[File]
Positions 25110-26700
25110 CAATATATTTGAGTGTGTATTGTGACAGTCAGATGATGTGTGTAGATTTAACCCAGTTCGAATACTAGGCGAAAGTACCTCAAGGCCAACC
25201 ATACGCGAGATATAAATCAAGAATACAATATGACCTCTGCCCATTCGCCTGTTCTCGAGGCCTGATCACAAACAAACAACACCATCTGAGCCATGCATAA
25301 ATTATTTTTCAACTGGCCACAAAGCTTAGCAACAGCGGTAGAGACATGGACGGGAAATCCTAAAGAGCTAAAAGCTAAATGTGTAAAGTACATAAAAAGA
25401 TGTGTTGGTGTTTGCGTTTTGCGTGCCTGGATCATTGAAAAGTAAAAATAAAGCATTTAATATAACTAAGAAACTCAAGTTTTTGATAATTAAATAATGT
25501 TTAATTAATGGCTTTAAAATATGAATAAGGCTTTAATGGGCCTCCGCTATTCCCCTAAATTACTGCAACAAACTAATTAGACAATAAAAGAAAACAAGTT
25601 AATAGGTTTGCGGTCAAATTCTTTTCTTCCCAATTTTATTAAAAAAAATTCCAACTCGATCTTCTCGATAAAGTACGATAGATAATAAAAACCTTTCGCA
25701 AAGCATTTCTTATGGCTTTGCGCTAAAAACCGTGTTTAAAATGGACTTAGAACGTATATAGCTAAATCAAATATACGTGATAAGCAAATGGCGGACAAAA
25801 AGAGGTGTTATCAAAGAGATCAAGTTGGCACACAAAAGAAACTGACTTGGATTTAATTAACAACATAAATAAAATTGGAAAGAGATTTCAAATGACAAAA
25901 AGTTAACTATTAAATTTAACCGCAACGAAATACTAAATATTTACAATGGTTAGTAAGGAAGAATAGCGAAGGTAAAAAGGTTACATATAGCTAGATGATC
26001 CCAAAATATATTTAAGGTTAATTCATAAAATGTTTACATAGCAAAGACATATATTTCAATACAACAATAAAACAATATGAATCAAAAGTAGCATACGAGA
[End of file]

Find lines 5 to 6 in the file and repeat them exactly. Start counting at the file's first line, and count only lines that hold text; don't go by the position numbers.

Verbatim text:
25401 TGTGTTGGTGTTTGCGTTTTGCGTGCCTGGATCATTGAAAAGTAAAAATAAAGCATTTAATATAACTAAGAAACTCAAGTTTTTGATAATTAAATAATGT
25501 TTAATTAATGGCTTTAAAATATGAATAAGGCTTTAATGGGCCTCCGCTATTCCCCTAAATTACTGCAACAAACTAATTAGACAATAAAAGAAAACAAGTT